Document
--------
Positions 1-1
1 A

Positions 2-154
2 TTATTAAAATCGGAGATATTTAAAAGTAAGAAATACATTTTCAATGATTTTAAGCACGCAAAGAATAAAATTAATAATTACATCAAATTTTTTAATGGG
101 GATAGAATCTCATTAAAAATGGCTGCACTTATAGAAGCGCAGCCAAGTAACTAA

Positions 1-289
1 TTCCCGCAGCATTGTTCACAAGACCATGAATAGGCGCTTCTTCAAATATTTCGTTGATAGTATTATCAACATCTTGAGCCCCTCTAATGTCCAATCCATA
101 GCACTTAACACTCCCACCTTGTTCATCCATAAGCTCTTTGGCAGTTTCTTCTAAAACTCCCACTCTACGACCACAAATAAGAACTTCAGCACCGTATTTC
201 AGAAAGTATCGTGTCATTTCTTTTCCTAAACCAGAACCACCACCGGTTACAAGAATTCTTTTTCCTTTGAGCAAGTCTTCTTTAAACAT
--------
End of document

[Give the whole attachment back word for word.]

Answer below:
Positions 1-1
1 A

Positions 2-154
2 TTATTAAAATCGGAGATATTTAAAAGTAAGAAATACATTTTCAATGATTTTAAGCACGCAAAGAATAAAATTAATAATTACATCAAATTTTTTAATGGG
101 GATAGAATCTCATTAAAAATGGCTGCACTTATAGAAGCGCAGCCAAGTAACTAA

Positions 1-289
1 TTCCCGCAGCATTGTTCACAAGACCATGAATAGGCGCTTCTTCAAATATTTCGTTGATAGTATTATCAACATCTTGAGCCCCTCTAATGTCCAATCCATA
101 GCACTTAACACTCCCACCTTGTTCATCCATAAGCTCTTTGGCAGTTTCTTCTAAAACTCCCACTCTACGACCACAAATAAGAACTTCAGCACCGTATTTC
201 AGAAAGTATCGTGTCATTTCTTTTCCTAAACCAGAACCACCACCGGTTACAAGAATTCTTTTTCCTTTGAGCAAGTCTTCTTTAAACAT